International sporting event to take place against backdrop of terrorist, environmental concerns and logistical problems
Thousands of athletes are flying in as Indonesia makes final preparations to host the Asian Games—the world’s second biggest multi-sports event, taking place against a backdrop of terrorism fears, environmental concerns and logistical headaches.
Organizers are making reassuring noises about their arrangements but Indonesia has never hosted a sports event on this scale, with 16,000 competitors and officials descending on Jakarta and Palembang, a sleepy port city on Sumatra island.
While the Olympics have a slightly higher number of participants, the Asian Games is ahead in terms of complexity: it has 40 sports, including the full Olympic program and some lesser-known regional favorites.
Olympic heavyweights China will expect to retain their position at the top of the medals table, ahead of Japan and South Korea—who will march with North Korea at the opening ceremony, and form joint teams in women’s basketball, canoeing and rowing.
For many of the 45 competing nations, who represent about two-thirds of humanity, the quadrennial event is the pinnacle of the sporting calendar, offering a chance for medals that remain elusive at Olympic level.
However, Saturday’s opening ceremony comes just three months after Indonesia suffered its deadliest terror attack in more than 10 years, when suicide bombers killed 13 people in the nation’s second-biggest city, Surabaya.
Indonesia’s notorious haze from forest fires is another concern, while organizers are hoping to mitigate Jakarta’s grinding traffic with dedicated lanes, banning odd and even license plate numbers on alternate days and closing schools.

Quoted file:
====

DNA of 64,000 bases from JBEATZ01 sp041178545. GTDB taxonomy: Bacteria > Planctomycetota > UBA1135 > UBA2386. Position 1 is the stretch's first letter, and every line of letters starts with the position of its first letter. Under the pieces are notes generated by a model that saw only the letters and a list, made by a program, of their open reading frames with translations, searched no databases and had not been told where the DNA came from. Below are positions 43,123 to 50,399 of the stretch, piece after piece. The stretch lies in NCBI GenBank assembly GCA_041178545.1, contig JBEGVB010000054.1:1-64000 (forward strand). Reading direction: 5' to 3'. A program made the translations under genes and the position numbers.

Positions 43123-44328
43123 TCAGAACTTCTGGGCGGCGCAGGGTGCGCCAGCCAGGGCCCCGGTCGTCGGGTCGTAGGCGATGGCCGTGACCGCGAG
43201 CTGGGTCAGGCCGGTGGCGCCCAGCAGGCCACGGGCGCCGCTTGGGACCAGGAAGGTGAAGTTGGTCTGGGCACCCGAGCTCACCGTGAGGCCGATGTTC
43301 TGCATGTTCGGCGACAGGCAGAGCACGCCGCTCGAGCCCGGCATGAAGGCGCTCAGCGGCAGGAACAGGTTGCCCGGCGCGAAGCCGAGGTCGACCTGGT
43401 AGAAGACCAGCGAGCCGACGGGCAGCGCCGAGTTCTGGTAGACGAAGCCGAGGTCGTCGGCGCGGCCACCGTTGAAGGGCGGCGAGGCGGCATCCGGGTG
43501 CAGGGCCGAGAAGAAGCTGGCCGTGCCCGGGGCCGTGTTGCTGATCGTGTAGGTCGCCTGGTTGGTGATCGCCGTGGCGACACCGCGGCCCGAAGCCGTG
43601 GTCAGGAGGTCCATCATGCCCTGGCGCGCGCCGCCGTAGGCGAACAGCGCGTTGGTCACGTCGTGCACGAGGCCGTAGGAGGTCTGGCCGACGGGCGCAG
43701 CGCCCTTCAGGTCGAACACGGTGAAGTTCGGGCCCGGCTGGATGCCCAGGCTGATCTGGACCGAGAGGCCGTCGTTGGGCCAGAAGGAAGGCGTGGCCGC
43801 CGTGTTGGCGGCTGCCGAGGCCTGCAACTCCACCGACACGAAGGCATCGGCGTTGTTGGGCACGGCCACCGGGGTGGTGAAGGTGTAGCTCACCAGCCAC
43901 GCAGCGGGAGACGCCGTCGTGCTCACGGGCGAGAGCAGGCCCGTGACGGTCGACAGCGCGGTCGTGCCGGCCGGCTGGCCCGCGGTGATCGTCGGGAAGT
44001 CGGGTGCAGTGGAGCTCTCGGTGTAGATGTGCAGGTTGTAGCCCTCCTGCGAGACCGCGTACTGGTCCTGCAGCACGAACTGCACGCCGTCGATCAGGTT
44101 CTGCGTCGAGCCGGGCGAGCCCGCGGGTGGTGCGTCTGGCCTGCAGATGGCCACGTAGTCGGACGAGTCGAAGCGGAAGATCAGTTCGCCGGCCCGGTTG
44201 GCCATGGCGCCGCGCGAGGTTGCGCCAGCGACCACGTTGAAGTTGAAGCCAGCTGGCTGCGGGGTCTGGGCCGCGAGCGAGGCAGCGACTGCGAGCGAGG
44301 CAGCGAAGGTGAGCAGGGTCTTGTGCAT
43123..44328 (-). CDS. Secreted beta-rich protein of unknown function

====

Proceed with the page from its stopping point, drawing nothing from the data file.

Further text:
Minor hiccups abound, from misspelt signs to a clumsy attempt to hide a foul-smelling, toxic waterway running past the athletes’ village by covering it with a nylon mesh.
In Palembang, fans angered by a football result ripped up seats at an Asian Games stadium last month, and Indonesia’s first light rapid transit railway has suffered a series of malfunctions in the countdown to the start of competition.
Indonesia agreed to step in as hosts at short notice after Vietnam withdrew in 2014, put off by the eye-watering projected costs.
Indonesia’s track record is not encouraging: the 2011 Southeast Asian Games in Jakarta and Palembang were plagued by corruption and delays, while two people died in a stadium stampede at the football final. But this time around, chief organiser Erick Thohir, the savvy businessman who is president of Inter Milan, promises that Indonesia will be able to cope.
“There are no problems for the preparation so far,” Thohir said last week. “Even if we have problems we will solve them right there, right then.”
Among the bigger names, Tottenham Hotspur forward Son Heung-min looks set to light up the football competition for South Korea, while Chinese Olympic champion Sun Yang will go for multiple golds in the swimming pool.
Singapore’s Olympic butterfly champion Joseph Schooling is also eyeing a busy program, while Malaysian legend Nicol David will defend her squash title and the cream of Asia will contest a world-class badminton competition.
The Asian martial arts of kurash, sambo and pencak silat are also in the schedule, while paragliding, jet-skiing and even the card game bridge make an appearance. And in a dash of modernity, the screen-bound pursuit of eSports will be held as a demonstration event, prior to its introduction as a full medal sport at the 2022 Asian Games in Hangzhou.